Wednesday, October 06, 2004

Hunting Zarqawi

In the debate, Cheney said of Zarqawi,

He set up shop in Baghdad, where he oversaw the poisons facility up at Kermal
(ph), where the terrorists were developing ricin and other deadly substances to
We know he's still in Baghdad today. He is responsible for most of the
major car bombings that have killed or maimed thousands of people. He's the one
you will see on the evening news beheading hostages.

So, if he was there before the war, and if he was a reason for us to invade, and if we know he's still in Baghdad today, why haven't we caught him? Is it because we have too few troops to do the job, even today? The administration's claims of winning the war on terror are tiresome, especially when Zarqawi and Bin Laden are still out there.


Jeffrey Hill said...

Zarqawi was a reason to go to war. Not the reason to go to war. Bush is not so simple as to be unable to have multiple reason for the war.

Do you think more soldiers are required to catch one man or a small band of men? I don't. I like Paul Bremer well enough, but simply because he says that we needed more troops (if, indeed, he felt that way during his short reign) doesn't make it so.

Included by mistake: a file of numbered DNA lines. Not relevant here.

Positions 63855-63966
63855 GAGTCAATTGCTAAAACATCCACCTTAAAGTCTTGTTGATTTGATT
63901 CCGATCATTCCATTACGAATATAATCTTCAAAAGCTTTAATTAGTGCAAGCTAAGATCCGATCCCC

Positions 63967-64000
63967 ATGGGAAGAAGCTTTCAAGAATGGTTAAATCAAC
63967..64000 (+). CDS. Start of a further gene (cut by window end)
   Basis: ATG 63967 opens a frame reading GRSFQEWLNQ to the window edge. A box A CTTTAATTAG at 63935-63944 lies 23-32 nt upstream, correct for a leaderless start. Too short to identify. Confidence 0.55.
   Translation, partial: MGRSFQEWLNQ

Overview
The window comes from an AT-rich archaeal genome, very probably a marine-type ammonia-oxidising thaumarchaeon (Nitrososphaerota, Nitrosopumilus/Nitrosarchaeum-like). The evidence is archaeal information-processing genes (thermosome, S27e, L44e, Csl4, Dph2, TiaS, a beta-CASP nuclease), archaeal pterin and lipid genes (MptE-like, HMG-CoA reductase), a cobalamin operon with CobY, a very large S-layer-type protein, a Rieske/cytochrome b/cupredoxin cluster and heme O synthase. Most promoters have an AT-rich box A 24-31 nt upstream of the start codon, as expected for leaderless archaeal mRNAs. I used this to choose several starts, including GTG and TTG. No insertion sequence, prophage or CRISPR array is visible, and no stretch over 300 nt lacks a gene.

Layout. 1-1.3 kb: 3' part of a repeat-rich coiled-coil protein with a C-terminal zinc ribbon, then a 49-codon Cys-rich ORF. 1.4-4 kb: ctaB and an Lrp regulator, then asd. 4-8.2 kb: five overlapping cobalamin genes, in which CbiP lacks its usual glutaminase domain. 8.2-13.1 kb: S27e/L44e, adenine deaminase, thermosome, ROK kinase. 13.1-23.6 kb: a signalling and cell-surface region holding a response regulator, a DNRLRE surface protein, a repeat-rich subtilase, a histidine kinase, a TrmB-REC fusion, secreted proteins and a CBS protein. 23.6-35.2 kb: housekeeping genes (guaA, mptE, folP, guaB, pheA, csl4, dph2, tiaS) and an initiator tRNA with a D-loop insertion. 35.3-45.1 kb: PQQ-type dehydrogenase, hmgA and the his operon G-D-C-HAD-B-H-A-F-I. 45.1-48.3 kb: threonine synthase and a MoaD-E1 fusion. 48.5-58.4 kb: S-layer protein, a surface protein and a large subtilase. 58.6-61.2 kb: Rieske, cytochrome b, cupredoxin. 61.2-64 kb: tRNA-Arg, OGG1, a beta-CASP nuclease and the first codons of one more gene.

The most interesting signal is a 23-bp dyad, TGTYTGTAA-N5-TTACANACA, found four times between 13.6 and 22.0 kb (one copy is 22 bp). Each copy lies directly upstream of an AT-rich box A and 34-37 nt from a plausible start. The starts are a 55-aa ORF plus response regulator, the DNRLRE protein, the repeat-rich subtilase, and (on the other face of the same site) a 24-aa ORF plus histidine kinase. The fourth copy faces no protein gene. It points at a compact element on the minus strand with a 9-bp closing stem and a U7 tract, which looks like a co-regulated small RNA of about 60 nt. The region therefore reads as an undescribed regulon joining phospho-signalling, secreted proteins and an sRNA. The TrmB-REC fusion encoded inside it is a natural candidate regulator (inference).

Think of all the things we haven't been able to find. We never found Hitler. We never found a missing link to prove evolution. And after months and months, and a sea of media, we still haven't found Kerry's position on the war, though he claims to have been very clear about it.

Dude said...

WMD was another reason to go to war, but that hasn't panned out, either.

Bremer was not the only one who ever said we didn't have enough troops. Shinseki had warned we needed more and got canned for it. That set the tone for commanders on the ground not to ask for more troops.

Interestingly, part of the reason the Iraq venture is closer to $125 billion than $200 billion is that only $1.2 billion of the $18 billion earmarked for Iraq and Afghanistan reconstruction has been spent. That's due in part to a lack of security holding up projects.